ISSN 1470-3947 (print) | ISSN 1479-6848 (online)

Endocrine Abstracts (2008) 16 P353

Impaired Se metabolism provokes gender-specific growth defects in mice

Kostja Renko1, Alexandra Chadt2, Marten Michaelis1, Ulrich Schweizer1, Hadi Al-Hasani2, Josef Köhrle1 & Lutz Schomburg1


1Institut für Experimentelle Endokrinologie, Charité Universitätsmedizin Berlin, Berlin, Germany; 2Deutsches Institut für Ernährungsforschung (DIfE), Potsdam, Germany.


Background: Selenoproteins are involved in oxidative stress defence, cell signalling and hormone metabolism. Accordingly, impairment of selenium (Se) metabolism or transport results in a complex phenotype as exemplified in selenoprotein P knockout mice (SePP-KO). This mouse model is characterized by a disrupted metabolism of Se resulting in neurological and growth defects. Hypothesis: Se impairs regular tissue development by modifying growth signal biosynthesis, anabolic responses or oxidative stress levels within endocrine glands or target tissues.

Methods: Male and female wild-type, heterozygous and SePP-KO mice were raised on regular chow with defined Se-content. The expression of growth-relevant genes was studied in target tissues by qPCR and Northernblot analyses at 35 or 42 days of age. Serum markers like IGF-1 and IGF-BPs were determined by ELISA.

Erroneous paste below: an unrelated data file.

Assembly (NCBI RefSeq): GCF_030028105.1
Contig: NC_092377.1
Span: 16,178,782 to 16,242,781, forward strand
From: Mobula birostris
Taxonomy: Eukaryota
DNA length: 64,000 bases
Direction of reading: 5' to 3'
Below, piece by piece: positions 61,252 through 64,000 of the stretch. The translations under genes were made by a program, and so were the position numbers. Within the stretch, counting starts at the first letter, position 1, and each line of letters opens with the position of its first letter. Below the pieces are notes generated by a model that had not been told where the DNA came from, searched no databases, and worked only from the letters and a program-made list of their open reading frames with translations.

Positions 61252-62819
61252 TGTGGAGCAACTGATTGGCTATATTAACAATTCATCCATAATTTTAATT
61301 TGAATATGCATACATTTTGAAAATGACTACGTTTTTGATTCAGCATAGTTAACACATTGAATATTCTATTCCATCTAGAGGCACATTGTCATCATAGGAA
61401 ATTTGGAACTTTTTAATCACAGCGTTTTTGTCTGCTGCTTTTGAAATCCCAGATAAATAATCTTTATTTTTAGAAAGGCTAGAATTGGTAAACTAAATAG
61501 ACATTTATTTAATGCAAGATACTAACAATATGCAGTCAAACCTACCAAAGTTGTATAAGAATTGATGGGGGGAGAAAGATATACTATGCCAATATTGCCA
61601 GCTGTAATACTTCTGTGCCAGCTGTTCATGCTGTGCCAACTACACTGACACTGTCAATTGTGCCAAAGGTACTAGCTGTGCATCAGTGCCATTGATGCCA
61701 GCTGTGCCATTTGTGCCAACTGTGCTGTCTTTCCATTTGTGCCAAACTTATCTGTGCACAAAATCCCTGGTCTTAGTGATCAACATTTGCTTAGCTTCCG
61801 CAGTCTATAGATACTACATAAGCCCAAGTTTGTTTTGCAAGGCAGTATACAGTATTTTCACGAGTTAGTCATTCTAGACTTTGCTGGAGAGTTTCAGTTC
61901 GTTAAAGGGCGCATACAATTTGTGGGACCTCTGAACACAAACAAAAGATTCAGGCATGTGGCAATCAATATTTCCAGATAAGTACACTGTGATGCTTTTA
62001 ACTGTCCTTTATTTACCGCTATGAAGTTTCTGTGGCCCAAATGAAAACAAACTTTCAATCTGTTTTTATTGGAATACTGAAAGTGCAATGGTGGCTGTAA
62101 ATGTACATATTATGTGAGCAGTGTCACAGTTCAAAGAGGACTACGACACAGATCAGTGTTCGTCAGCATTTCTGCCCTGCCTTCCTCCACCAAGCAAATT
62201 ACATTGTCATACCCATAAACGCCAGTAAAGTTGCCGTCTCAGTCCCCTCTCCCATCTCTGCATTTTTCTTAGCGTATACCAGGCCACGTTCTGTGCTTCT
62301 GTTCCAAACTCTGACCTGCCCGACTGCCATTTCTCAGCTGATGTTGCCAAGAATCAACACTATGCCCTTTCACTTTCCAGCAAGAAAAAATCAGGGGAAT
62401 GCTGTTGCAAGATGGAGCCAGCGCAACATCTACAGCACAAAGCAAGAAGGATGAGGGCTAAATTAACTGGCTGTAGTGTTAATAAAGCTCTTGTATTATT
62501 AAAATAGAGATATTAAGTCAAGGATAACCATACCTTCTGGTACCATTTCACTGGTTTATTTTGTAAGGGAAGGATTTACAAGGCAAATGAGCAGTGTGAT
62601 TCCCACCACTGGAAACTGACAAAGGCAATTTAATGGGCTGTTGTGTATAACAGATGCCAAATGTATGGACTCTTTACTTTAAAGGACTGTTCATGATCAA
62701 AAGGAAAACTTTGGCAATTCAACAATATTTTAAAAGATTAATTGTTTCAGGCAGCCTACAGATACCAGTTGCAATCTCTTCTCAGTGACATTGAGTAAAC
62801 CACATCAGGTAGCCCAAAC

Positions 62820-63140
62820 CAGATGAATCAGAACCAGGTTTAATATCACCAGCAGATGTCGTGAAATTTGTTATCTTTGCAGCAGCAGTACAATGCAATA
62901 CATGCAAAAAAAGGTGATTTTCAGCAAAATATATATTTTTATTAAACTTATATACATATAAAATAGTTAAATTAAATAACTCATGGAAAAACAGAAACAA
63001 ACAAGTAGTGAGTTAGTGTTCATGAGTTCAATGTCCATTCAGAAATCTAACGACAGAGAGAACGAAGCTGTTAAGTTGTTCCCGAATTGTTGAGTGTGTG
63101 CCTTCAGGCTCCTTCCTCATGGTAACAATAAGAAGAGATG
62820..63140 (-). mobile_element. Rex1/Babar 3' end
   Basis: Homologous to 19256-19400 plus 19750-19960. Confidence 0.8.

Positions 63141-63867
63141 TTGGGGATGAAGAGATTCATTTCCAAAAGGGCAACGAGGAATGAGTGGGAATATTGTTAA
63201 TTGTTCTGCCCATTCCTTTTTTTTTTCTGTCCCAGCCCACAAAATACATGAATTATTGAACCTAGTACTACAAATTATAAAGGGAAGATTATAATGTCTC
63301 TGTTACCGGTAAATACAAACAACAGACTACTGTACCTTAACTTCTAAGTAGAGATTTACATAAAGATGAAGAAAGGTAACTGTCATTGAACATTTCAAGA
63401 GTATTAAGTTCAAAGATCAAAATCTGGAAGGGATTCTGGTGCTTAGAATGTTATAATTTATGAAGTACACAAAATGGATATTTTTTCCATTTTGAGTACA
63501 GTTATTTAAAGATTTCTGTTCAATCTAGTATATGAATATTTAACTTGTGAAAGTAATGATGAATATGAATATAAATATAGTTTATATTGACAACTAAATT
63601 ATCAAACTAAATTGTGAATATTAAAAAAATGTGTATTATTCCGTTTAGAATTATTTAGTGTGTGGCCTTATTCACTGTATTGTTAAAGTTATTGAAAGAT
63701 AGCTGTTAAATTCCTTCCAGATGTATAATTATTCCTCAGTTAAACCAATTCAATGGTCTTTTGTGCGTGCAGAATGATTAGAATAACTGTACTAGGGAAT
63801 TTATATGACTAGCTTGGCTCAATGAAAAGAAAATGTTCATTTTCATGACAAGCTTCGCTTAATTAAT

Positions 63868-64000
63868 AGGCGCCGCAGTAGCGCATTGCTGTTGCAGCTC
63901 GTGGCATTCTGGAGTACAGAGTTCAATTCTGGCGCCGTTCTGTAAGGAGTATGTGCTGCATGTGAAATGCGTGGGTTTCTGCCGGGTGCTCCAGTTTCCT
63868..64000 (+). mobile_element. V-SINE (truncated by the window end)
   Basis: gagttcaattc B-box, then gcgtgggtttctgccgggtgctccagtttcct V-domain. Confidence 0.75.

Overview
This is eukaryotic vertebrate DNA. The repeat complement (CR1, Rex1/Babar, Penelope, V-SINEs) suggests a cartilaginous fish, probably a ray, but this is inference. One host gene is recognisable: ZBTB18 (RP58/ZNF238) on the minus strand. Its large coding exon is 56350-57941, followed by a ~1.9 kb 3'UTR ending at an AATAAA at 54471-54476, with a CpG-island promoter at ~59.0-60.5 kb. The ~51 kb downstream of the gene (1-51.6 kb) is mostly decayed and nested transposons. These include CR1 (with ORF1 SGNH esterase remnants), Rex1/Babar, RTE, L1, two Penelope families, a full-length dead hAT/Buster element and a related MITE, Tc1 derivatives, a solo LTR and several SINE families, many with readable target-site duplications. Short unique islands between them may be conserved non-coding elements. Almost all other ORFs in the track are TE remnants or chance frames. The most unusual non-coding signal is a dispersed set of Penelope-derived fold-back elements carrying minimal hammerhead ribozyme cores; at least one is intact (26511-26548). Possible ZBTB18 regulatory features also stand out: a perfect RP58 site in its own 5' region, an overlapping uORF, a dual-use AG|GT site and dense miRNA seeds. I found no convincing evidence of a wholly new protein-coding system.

Results: Male SePP-KO mice displayed progressively reduced body weight gain starting two weeks after weaning. In contrast, female SePP-KO mice had a reduced bodyweight right from the beginning, but body mass differences diverged not further during the observational period. Significant differences in mRNA levels (57% reduction versus wild-type, P<0.01) and IGF1 serum levels (23% reduction versus wild-type, P<0.05) were exclusively observed in males. These findings underline the importance of Se for regular growth and health status and highlight medically important gender-differences in Se metabolism.

Conclusion: Se metabolism, Se status and transport are involved in tissue growth and body mass regulation. Our findings on the impact of gender on the SePP-KO phenotype may help to understand sex-specific effects of Se-supplementation in the clinics during disease prevention programs and therapeutical trials.

Supported by Deutsche Krebshilfe (10-1792 SchoII) and DFG (SCHO 849/2-1).

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